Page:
Worm infestations can be treated with antiparasitic oral medications. Since medications only kill adult worms, eggs in your dog's system that hatch out, or with which they are recontaminated, will need to be treated with subsequent rounds of medication. Medication is available from your veterinarian.
Preventative anti-parasitic medications are also available that you can give your furry companion on a regular basis to prevent worm infestations. Discuss options with your veterinarian if your dog is likely to be exposed to worms.
In addition, minimizing your dog's exposure to worms by preventing them from eating at sites contaminated with other dogs feces, or limiting their access to wild meat that may be infected with worms, will prevent infestations.
All animals, including humans, are susceptible to parasites and worms, some of which can be obtained from consuming contaminated food.
Contaminated food is not the most common way for worms to be transferred to humans, dogs, or cats. Contaminated environments are more likely culprits; keeping your home clean and washing hands, or paws, frequently will minimize the most common form of transmission, from worms eggs on contaminated surfaces.
Tapeworms are more likely to be transmitted from contaminated meats that can affect cats, dogs and people.
Worm infestations cause gastrointestinal symptoms and weight loss as primary symptoms.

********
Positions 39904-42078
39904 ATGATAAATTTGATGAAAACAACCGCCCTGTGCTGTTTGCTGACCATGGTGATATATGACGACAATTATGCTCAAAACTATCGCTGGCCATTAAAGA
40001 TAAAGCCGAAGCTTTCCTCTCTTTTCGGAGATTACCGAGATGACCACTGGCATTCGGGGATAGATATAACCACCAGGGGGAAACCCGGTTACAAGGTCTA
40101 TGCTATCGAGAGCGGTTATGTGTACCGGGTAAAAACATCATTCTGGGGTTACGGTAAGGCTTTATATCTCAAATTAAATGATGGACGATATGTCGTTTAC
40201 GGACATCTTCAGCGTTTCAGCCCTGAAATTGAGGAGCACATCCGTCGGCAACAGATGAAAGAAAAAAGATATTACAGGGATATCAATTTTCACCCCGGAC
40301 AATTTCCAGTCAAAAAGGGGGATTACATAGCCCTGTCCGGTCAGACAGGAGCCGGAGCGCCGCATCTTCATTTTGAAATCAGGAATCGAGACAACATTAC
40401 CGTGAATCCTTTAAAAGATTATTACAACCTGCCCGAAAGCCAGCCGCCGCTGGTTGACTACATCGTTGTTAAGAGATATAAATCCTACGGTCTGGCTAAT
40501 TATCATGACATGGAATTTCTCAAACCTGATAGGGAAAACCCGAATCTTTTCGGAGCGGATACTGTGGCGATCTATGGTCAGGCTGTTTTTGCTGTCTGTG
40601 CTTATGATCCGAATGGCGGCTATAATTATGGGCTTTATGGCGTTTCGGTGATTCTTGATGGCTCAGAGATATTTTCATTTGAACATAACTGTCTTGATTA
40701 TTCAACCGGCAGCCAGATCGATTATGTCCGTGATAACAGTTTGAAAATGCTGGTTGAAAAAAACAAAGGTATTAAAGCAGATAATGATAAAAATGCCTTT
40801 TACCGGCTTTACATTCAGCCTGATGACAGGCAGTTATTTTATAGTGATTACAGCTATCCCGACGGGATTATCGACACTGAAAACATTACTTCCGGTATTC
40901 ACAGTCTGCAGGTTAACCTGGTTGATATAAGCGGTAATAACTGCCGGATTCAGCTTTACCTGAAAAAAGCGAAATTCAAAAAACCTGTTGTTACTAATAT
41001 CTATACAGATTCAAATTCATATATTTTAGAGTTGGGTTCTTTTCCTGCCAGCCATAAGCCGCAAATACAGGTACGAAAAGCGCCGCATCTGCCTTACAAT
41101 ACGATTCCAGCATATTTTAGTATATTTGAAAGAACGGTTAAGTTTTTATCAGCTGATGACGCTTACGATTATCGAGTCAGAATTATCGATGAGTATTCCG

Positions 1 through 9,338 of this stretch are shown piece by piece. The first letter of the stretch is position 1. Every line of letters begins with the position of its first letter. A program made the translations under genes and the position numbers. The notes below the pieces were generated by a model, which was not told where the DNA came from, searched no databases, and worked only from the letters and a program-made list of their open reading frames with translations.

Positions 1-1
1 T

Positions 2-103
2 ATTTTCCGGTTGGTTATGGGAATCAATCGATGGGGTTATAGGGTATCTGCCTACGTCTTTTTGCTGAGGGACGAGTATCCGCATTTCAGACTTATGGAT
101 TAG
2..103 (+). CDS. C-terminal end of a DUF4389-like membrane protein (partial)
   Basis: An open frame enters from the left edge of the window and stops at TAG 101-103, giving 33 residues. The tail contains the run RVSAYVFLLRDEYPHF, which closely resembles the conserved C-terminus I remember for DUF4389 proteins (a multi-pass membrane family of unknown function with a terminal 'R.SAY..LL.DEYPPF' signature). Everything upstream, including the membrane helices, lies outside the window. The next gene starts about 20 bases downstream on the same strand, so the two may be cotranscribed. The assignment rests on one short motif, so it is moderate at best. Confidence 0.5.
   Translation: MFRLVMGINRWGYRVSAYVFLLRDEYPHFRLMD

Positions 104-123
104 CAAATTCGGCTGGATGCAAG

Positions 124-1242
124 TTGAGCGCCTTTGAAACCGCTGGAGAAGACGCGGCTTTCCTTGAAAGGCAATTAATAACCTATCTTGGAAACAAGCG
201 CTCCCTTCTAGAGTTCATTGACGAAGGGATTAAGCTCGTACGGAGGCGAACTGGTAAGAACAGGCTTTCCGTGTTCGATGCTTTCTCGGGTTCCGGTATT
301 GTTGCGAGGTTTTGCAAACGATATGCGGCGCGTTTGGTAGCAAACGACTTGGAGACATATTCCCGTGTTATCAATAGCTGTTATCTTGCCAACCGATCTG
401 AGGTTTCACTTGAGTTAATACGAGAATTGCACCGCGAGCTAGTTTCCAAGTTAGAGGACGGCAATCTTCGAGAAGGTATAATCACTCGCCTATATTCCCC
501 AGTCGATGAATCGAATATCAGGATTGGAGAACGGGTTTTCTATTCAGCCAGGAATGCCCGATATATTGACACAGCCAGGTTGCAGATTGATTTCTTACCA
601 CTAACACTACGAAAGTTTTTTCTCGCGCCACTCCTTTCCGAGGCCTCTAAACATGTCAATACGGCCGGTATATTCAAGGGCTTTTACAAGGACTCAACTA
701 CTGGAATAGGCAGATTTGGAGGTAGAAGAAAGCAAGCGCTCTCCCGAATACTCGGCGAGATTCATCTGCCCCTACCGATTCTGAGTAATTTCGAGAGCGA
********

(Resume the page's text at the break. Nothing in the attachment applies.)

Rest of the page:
Worm infestations in companion animals and people are treatable with a variety of antiparasitics. Tapeworms can be somewhat more difficult to treat.
Although all animals are susceptible to worm infestations, many worms are species-specific and therefore do not transfer, or do not transfer easily, between people and companion animals.
Roundworms are species-specific.
Pinworms are common in children but not found in dogs or cats.
Dogs are especially susceptible because they may eat feces, rodents, or birds contaminated with worms.
Dogs can get worm eggs on their paws from contaminated soil and then lick their feet to clean them, thus consuming eggs. People wash their hands, hopefully, before meals, and are less likely to be exposed in this way.
A local acreage owner is excited about her new vegetable garden. A recent transplant from the city, she has not had the opportunity to grow fresh produce before. The carrots are coming along nicely. But, she does not know is that coyotes and foxes in the area, carrying roundworms, have used her garden patch as a bathroom! They have deposited roundworm eggs on the soil, which have contaminated their carrot crop. The family dog happens to love carrots, and it does not occur to anyone to wash carrots before giving them to the dog. Soon the family dog has a roundworm infestation from eating carrots grown in contaminated soil. The dog is vomiting, and not interested in his food. He is also showing signs of abdominal discomfort.
The pet parents take him to the veterinarian, where he is given medication orally for his roundworm infestation. Soon he is recovered. However, since there is environmental exposure to roundworm eggs on an ongoing basis, due to their location, the pet parents need to regularly treat their dog to prevent roundworm infestation in the future.